So, when deliver on those member on the public clouds it came as a blessing for them. Now that was kind of the angle from the traditional IT, but you've also, you probably remember us sitting in a lot of meetings with architects and sometimes even directors. And that makes a ton of sense because it's those guys that have an overlaying view where they can actually see what's going on across their environments and then they can set the policy and set guidance. Okay, we need this as a strategy across our environment and we should not have any compromises, these are minimal requirements that we need out of this infrastructure, so need to start speaking with vendors that can deliver on that.
By far architects are the ones that seem to see this quote unquote mess the quickest and obviously from the more management perspective this usually makes it into directors and senior directors.
Yeah, we've seen, I think, you stated it really well. We've seen the cisos and directors really fully immerse themselves in the cloud so they really want to make sure they have complete visibility and it's interesting your bring all that up because I was at a CISO event, a ciso event, about six months ago. And one of the cisos said, I love the agile nature the cloud has brought to my org, but I am also very concerned about the blind spot I have and what you've just described really addressed the blind spot that in this case the ciso had.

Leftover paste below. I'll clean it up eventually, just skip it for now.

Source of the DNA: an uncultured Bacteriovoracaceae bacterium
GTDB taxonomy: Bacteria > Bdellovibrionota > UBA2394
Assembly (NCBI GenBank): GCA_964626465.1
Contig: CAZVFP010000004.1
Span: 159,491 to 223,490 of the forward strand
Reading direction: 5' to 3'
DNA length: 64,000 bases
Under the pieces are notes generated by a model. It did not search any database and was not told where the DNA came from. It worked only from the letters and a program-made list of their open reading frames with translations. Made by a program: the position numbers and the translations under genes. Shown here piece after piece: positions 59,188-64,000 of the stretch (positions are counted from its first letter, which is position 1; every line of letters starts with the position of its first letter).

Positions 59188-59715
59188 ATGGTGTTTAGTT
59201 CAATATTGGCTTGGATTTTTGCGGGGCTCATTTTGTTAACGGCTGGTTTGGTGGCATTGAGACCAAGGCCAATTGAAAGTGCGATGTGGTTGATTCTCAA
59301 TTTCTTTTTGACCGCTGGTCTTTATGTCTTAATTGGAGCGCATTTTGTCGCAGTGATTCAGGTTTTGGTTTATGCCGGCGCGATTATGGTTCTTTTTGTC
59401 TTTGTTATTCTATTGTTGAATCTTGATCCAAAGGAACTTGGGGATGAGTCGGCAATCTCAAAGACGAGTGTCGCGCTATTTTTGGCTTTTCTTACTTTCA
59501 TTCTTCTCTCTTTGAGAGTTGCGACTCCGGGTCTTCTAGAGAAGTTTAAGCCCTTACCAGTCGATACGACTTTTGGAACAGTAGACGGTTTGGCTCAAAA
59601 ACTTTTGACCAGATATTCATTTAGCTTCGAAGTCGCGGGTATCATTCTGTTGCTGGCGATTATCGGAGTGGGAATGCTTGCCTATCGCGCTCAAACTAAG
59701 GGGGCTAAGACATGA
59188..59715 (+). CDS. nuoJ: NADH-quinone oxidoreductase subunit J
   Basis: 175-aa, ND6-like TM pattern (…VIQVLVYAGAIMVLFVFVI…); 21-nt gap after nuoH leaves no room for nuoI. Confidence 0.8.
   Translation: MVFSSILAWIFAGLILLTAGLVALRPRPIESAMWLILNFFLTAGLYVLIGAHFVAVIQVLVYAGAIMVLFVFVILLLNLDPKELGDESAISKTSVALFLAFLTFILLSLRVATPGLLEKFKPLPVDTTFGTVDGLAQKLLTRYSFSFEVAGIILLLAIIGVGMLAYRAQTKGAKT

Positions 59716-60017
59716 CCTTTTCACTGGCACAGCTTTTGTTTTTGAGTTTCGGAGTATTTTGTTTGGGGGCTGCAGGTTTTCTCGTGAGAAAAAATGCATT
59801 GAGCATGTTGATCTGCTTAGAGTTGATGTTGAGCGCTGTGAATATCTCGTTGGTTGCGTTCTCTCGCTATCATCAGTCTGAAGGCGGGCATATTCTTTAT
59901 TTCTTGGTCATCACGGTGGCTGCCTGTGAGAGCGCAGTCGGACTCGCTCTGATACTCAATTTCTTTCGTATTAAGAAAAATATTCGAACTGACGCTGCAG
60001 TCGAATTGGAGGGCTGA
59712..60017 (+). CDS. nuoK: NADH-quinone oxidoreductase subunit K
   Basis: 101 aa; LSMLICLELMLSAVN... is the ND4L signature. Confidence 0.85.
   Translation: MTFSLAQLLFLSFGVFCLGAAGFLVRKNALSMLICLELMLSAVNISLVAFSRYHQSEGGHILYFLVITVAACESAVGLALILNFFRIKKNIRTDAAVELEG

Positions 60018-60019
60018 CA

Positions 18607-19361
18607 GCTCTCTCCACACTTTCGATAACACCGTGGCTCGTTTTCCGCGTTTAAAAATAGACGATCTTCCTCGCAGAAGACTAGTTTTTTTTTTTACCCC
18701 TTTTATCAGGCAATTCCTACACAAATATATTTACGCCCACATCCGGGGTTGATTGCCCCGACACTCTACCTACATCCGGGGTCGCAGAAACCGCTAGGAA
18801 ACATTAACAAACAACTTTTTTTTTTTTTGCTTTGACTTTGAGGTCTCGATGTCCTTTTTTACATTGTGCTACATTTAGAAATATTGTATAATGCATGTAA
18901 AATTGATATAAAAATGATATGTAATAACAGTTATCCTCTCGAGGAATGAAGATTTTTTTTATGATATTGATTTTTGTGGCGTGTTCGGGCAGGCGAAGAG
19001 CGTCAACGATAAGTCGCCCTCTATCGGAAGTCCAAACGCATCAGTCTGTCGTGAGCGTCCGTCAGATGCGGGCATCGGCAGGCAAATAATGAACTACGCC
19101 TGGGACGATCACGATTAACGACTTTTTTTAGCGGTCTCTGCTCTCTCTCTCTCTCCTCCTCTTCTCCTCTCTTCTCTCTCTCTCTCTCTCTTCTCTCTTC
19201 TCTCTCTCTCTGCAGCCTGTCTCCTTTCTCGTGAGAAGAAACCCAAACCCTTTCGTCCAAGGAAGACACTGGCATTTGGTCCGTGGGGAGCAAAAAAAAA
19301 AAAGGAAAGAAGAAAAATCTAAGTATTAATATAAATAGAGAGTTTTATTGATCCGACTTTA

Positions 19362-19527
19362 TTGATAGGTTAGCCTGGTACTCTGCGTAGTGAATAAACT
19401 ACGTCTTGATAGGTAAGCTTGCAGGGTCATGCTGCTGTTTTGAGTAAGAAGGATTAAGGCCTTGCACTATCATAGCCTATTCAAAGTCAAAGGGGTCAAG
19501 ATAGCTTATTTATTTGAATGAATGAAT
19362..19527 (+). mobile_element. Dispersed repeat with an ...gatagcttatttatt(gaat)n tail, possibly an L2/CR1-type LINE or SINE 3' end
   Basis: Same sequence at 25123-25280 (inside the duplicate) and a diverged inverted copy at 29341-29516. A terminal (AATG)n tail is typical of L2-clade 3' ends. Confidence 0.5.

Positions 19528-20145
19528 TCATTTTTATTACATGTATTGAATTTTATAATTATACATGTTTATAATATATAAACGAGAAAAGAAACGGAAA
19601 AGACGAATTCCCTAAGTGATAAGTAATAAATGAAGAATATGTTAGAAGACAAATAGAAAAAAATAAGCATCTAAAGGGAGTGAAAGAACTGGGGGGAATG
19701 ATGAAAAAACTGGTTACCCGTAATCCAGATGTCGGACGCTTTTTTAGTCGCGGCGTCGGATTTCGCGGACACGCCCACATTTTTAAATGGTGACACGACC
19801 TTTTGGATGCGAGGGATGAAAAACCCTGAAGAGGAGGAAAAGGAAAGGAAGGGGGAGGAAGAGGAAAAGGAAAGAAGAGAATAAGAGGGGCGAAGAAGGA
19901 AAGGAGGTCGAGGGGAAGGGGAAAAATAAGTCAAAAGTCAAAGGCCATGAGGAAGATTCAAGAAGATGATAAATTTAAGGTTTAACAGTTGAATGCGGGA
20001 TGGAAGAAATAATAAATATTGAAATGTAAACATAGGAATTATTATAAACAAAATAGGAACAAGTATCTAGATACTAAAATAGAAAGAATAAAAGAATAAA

And I think you did a really good job of explaining why customers aren't leveraging free ware or your standard tools for things like IP address management, IP automation and DNS. I'd be curious though, how are these folks measuring success when they implement something like info blocks into their overall cloud strategy?
Sure, so, some of the more notorious cases that we have seen is having some companies that are here and near us at HQ where their processes for availability, so to speak, from the moment that somebody requests a virtual resource, a server, a client, a storage controller, it doesn't really matter what it is. It used to be a matter of days before that resource was accessible. In some cases it could be, quote unquote, available a lot quicker, but it didn't have a DNS name, it didn't have an IP address. It's sitting there but it's not really usable, right?